Accident reports are intended to ensure that failures do not recur. They contain the analysis of many different experts, including human factors and systems engineers. The insights of these investigators are often separated into chapters that reflect the particular concerns and expertise of their authors. Such a separation often makes it difficult for readers to trace the ways in which human and system `failures' combine to create the necessary conditions for an accident. This project is exploiting mathematically based modelling techniques to overcome this problem. It is hypothesised that the application of formal notations can be extended from the domain of systems engineering in order to represent the findings of human factors analyses. In particular, it is argued that Timed Petri Nets can be used to represent and reason about the concurrent behaviour of multiple operators and their systems. Tool support can be recruited to validate the resulting nets. The sequences of events leading to an accident can be simulated and shown to human factors and systems engineers. This, in turn, may elicit further observations about the causes of an accident. A near collision analysed by the U.K. Department of Transport's Air Accident Investigations Branch (AAIB) are being used in order to evaluate this approach.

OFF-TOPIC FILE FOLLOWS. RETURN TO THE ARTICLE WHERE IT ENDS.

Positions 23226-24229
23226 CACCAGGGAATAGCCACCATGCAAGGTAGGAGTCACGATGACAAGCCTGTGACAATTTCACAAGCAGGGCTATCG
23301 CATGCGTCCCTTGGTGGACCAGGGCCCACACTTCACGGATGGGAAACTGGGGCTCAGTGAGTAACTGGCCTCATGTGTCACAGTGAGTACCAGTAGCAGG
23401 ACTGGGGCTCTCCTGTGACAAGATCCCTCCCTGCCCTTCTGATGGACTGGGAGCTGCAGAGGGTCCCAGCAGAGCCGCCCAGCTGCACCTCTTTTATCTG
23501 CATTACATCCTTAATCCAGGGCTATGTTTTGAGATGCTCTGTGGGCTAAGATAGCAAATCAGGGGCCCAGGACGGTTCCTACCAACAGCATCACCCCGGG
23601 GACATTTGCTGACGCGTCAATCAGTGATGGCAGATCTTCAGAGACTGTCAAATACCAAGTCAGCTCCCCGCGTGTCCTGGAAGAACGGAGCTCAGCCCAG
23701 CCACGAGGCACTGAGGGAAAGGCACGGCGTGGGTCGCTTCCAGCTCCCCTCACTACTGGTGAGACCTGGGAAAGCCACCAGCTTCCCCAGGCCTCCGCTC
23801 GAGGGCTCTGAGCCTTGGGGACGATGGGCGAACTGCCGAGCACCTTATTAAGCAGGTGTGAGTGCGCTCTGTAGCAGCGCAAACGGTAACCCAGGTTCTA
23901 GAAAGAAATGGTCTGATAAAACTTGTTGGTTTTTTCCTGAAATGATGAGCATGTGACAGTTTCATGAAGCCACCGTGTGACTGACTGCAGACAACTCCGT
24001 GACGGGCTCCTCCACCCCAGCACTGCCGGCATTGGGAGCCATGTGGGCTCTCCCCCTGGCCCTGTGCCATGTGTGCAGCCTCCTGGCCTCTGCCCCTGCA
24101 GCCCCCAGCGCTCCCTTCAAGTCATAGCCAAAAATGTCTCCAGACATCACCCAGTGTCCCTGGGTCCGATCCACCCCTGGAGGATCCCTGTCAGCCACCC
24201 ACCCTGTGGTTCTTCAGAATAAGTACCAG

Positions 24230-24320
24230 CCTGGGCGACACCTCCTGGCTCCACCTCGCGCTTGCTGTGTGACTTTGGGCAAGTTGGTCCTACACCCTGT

Chris Johnson
Department of Computing Science, University of Glasgow.

Peter Wright
British Aerospace's Dependable Computing Systems Centre,
Department of Computing Science, University of York.

John McCarthy
Applied Psychology Unit, University College Cork, Ireland.

General Information

This page present an overview of my recent research projects. Please let me know if you would like any additional information about this work.

Chris Johnson -